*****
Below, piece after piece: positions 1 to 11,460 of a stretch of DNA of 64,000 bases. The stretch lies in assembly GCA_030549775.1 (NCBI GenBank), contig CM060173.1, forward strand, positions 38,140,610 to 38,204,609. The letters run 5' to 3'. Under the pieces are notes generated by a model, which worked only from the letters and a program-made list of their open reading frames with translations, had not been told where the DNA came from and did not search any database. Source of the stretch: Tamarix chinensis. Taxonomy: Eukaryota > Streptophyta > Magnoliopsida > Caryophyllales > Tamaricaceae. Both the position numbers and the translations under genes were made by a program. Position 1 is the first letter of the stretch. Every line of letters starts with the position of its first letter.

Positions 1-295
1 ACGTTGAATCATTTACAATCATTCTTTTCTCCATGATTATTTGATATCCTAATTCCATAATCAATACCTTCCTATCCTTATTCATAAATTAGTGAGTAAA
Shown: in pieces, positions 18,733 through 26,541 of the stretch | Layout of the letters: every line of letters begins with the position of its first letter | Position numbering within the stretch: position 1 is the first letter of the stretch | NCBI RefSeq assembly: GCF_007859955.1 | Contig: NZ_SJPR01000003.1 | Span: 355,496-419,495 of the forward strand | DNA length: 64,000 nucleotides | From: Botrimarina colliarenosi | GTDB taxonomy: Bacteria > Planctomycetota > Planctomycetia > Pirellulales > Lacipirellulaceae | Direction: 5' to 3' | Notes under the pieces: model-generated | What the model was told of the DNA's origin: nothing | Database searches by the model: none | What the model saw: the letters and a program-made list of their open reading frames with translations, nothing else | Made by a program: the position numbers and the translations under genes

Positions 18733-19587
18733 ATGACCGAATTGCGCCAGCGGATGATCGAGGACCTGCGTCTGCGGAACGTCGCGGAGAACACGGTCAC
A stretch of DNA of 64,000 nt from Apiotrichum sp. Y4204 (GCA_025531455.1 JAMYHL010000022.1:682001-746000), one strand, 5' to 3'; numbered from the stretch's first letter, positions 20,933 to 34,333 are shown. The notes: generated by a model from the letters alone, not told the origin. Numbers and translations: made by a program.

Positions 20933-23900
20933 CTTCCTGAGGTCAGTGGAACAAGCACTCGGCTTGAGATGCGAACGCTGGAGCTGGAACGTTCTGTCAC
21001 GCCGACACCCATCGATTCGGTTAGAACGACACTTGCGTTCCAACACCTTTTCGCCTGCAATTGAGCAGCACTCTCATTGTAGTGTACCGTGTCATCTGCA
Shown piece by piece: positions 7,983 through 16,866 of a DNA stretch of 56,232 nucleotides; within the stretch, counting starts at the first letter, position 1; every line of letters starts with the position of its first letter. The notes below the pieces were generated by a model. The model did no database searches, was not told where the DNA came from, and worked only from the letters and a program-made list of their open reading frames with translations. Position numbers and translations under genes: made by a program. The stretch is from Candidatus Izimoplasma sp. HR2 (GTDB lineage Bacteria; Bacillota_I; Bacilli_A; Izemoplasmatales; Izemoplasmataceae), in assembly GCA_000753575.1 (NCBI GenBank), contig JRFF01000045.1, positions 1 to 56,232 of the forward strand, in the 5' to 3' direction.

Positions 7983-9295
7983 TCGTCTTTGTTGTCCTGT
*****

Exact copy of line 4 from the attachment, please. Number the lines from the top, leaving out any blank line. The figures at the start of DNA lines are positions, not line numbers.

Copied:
Shown: in pieces, positions 18,733 through 26,541 of the stretch | Layout of the letters: every line of letters begins with the position of its first letter | Position numbering within the stretch: position 1 is the first letter of the stretch | NCBI RefSeq assembly: GCF_007859955.1 | Contig: NZ_SJPR01000003.1 | Span: 355,496-419,495 of the forward strand | DNA length: 64,000 nucleotides | From: Botrimarina colliarenosi | GTDB taxonomy: Bacteria > Planctomycetota > Planctomycetia > Pirellulales > Lacipirellulaceae | Direction: 5' to 3' | Notes under the pieces: model-generated | What the model was told of the DNA's origin: nothing | Database searches by the model: none | What the model saw: the letters and a program-made list of their open reading frames with translations, nothing else | Made by a program: the position numbers and the translations under genes